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VOL. 131 | NO. 58 | Tuesday, March 22, 2016

De-Annexation Bill Sent Back to Legislative Committee

By Bill Dries

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The de-annexation bill pending in the Tennessee Legislature was sent back to a Senate committee in Nashville Monday, March 21, after those favoring the bill raised numerous questions about amendments to it.

And the Senate sponsor of the bill pushed for a committee session Wednesday at noon where the city of Memphis is likely to make its case against the legislation as it currently stands.

When the Senate voted Monday to send the bill back to committee there were 13 amendments to the bill, most of them from opponents to the measure.

Shelby County and Memphis civic leaders were in the gallery as the state Senate voted Monday, March 21, on a de-annexation bill. The vote followed a weekend of political activity by Memphis Democrats in the Legislature, including state Sen. Lee Harris, left, and state Rep. Joe Towns, who are opposed to the bill.

(Daily News/Bill Dries)

But the most vocal opponent was Republican Sen. Ken Yager of Kingston, the chairman of the Senate State and Local Committee – the committee the bill returns to.

“We are setting bad policy with the amendment in front of us,” said Yager, who favored the bill in its original form, before it was amended to apply to just six cities in the state, including Memphis.

“This bill … targets six cities,” Yager said. “I think targets is an appropriate word here.”

He also objected to language he says could allow for de-annex referendums on annexations earlier than the May 1998 annexation date in a previous version of the bill.

“We are giving pretty much a blank check for folks to go back many years instead of the effective date that we put in the Senate bill last year,” he said.

Republican sponsor Bo Watson of Hamilton County argued that legislators know the issues and the content of the bill, citing the amendments made.

“This is the completion of a promise that was made two years ago when we passed the bill that eliminated forced annexation by ordinance,” he said. He called the move back to committee “premature” and “distressing” as he urged the Senate to “get this behind us.”

But Senate Republican leader Mark Norris of Collierville also came out for the delay saying Watson had turned down his request to amend the bill to permit the city of Millington to voluntarily de-annex an area without requiring a referendum.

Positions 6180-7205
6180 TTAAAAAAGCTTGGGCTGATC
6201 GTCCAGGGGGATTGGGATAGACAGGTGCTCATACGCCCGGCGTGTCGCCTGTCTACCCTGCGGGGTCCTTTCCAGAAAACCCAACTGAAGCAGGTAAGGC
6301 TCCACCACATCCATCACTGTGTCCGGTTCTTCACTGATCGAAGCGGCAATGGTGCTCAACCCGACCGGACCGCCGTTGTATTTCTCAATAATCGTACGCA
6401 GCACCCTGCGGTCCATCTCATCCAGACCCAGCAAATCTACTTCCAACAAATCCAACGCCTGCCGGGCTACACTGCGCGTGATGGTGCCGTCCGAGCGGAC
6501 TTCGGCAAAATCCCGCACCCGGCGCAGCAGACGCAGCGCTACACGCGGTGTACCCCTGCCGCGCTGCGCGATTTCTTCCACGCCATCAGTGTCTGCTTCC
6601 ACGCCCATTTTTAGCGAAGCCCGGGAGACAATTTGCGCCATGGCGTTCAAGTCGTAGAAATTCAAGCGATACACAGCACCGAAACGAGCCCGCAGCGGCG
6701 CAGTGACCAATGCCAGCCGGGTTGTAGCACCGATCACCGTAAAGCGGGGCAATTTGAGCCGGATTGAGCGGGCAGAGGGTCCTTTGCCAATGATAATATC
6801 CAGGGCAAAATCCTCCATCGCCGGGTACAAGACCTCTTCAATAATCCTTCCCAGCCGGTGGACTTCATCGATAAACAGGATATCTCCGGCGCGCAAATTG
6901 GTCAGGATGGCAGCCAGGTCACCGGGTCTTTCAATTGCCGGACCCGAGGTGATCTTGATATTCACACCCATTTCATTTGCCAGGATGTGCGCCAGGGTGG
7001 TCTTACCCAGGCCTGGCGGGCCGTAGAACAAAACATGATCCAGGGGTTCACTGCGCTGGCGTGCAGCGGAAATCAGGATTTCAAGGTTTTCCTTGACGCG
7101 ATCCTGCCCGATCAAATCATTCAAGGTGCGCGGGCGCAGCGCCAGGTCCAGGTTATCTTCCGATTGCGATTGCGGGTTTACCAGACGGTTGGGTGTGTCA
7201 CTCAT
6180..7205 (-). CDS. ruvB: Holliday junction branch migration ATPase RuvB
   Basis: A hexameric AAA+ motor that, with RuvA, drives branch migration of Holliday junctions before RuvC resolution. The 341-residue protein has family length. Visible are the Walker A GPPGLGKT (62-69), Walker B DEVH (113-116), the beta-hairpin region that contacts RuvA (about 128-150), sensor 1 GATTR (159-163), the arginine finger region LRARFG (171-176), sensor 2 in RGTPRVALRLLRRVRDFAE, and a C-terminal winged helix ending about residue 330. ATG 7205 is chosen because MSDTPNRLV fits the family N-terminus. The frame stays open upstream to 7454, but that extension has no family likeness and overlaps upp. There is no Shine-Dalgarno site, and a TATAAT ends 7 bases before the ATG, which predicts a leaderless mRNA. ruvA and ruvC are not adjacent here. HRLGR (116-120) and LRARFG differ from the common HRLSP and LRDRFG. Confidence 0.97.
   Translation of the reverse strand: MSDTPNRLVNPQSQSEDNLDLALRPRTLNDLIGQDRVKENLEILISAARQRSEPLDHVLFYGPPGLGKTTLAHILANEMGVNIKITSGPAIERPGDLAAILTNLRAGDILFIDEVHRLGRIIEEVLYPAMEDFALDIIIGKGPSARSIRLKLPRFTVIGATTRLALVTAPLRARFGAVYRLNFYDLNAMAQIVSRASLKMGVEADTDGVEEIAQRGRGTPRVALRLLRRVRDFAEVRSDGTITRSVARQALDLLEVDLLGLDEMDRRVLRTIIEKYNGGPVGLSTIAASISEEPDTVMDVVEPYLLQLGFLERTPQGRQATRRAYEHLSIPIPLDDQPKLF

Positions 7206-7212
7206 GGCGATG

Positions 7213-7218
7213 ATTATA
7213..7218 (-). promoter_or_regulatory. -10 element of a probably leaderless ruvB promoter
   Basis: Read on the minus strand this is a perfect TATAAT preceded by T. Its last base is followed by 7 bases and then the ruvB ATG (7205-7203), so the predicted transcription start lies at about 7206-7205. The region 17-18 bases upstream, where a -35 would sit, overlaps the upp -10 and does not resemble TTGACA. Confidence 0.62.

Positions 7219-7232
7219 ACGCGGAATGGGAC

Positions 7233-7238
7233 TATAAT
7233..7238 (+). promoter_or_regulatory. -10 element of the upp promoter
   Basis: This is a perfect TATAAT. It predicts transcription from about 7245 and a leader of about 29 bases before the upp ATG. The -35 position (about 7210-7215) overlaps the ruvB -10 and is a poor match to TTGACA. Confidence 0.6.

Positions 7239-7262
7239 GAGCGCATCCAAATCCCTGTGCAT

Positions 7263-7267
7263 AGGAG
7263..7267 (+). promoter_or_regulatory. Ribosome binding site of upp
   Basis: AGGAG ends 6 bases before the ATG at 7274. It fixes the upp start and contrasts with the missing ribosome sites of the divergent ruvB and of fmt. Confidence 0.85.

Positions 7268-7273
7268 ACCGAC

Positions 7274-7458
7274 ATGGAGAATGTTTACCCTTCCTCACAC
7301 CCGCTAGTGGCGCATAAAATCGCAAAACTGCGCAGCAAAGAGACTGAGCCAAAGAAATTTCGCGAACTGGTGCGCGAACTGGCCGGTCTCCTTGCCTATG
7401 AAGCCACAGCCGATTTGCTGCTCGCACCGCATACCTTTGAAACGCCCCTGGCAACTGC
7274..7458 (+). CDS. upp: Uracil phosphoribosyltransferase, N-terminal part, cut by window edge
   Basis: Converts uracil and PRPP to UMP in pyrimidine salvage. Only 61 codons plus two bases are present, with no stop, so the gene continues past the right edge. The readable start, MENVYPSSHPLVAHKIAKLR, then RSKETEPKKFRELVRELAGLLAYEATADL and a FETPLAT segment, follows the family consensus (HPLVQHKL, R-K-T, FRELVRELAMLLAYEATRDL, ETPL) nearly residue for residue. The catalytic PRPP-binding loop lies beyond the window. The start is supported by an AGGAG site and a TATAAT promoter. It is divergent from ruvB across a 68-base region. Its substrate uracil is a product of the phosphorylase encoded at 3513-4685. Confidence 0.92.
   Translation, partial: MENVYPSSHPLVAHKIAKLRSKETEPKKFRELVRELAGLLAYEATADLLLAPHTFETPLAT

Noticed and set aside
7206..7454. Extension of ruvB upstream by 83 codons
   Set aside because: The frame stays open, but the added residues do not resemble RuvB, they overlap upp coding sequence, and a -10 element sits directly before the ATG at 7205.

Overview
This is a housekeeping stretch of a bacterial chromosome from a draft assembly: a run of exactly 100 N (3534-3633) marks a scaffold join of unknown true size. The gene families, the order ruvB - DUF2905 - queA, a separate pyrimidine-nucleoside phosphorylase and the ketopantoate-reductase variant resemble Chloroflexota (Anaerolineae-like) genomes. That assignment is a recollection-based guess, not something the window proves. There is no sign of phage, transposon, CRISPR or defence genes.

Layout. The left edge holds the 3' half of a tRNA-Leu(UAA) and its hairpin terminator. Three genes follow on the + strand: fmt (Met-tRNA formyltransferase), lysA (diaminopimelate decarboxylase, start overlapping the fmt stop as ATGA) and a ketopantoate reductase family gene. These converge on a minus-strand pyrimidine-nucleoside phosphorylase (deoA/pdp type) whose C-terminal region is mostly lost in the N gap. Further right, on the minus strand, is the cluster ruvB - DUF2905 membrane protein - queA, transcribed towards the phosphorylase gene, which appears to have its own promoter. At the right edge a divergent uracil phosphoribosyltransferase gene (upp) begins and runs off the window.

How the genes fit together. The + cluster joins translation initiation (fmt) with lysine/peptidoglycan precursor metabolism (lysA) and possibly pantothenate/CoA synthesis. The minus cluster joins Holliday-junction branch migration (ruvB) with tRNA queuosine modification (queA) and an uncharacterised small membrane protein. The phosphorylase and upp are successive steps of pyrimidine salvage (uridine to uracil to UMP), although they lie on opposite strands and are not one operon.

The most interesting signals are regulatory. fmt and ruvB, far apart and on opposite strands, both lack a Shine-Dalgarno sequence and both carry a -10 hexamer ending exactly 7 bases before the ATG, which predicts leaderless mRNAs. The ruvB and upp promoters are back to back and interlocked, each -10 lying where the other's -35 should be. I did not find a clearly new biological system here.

“You all need to know that,” he said. “So what’s the point of standing here and taking up these amendments. This is a sham.”

Norris also said the bill “has a lot of problems.”

“This bill gets into the courts of law the way it’s written, it’s not long for this world,” he added.

Yager said his intent was not to “run out the clock” in committee with three weeks left in the legislative session.

After he said that several times, Watson quoted Shakespeare, “Thou doeth protest too much.”

Meanwhile, Sen. Bill Ketron of Murfreesboro said he’s requested a legal opinion from the Tennessee Attorney General’s office on how the bill stands in relation to the Tennessee Constitution’s clause on general laws required for the state’s cities governed by home rule charters, like Memphis.

For that reason, Yager pushed for a committee meeting in a week’s time instead of Wednesday.

Lt. Gov. and Senate Speaker Ron Ramsey, however, said Wednesday would be plenty of time to get local leaders to Capital Hill.

“They are all in the gallery now. Let’s be perfectly honest about it,” he said referring to Memphis City Council members and leaders of the Greater Memphis Chamber, watching in the Senate chamber. “It will help the Nashville economy to make them stay two more nights.”

Memphis Mayor Jim Strickland said in a written statement that he will work with the committee and Senate leaders “to educate them on the drastic impact the bill could have in Memphis and our region.”

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